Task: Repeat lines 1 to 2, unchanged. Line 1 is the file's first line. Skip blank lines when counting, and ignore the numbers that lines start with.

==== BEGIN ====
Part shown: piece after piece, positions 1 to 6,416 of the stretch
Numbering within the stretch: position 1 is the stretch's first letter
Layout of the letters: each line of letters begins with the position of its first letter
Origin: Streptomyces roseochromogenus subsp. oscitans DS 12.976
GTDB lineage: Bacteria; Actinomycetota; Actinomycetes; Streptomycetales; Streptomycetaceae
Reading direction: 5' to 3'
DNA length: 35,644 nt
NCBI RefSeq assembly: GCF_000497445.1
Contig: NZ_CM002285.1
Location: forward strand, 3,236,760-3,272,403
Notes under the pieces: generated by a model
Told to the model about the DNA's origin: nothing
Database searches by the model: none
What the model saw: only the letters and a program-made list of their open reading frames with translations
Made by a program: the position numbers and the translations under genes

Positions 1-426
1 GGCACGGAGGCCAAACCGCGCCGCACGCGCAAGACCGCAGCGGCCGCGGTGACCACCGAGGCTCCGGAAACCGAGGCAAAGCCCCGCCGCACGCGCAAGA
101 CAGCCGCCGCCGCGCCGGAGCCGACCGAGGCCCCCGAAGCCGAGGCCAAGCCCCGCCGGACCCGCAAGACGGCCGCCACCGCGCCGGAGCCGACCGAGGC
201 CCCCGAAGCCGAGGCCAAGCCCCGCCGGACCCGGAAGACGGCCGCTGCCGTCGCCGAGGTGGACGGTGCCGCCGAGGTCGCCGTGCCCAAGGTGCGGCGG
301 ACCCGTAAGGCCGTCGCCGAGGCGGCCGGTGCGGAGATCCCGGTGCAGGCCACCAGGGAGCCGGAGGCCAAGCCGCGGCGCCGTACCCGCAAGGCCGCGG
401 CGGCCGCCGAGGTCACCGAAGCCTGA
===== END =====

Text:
Part shown: piece after piece, positions 1 to 6,416 of the stretch
Numbering within the stretch: position 1 is the stretch's first letter